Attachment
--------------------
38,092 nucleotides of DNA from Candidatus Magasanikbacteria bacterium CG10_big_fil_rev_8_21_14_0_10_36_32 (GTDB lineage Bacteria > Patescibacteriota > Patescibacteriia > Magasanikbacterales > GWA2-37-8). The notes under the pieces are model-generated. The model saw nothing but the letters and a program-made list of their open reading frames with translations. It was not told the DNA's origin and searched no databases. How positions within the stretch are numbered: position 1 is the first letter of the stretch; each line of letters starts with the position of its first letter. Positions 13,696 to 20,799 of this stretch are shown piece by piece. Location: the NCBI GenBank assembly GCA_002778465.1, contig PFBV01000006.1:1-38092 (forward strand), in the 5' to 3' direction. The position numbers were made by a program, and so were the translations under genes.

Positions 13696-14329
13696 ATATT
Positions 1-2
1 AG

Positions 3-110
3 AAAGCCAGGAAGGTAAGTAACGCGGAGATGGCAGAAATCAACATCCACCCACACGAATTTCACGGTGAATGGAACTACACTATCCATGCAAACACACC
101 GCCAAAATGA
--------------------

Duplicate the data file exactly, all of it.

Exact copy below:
38,092 nucleotides of DNA from Candidatus Magasanikbacteria bacterium CG10_big_fil_rev_8_21_14_0_10_36_32 (GTDB lineage Bacteria > Patescibacteriota > Patescibacteriia > Magasanikbacterales > GWA2-37-8). The notes under the pieces are model-generated. The model saw nothing but the letters and a program-made list of their open reading frames with translations. It was not told the DNA's origin and searched no databases. How positions within the stretch are numbered: position 1 is the first letter of the stretch; each line of letters starts with the position of its first letter. Positions 13,696 to 20,799 of this stretch are shown piece by piece. Location: the NCBI GenBank assembly GCA_002778465.1, contig PFBV01000006.1:1-38092 (forward strand), in the 5' to 3' direction. The position numbers were made by a program, and so were the translations under genes.

Positions 13696-14329
13696 ATATT
Positions 1-2
1 AG

Positions 3-110
3 AAAGCCAGGAAGGTAAGTAACGCGGAGATGGCAGAAATCAACATCCACCCACACGAATTTCACGGTGAATGGAACTACACTATCCATGCAAACACACC
101 GCCAAAATGA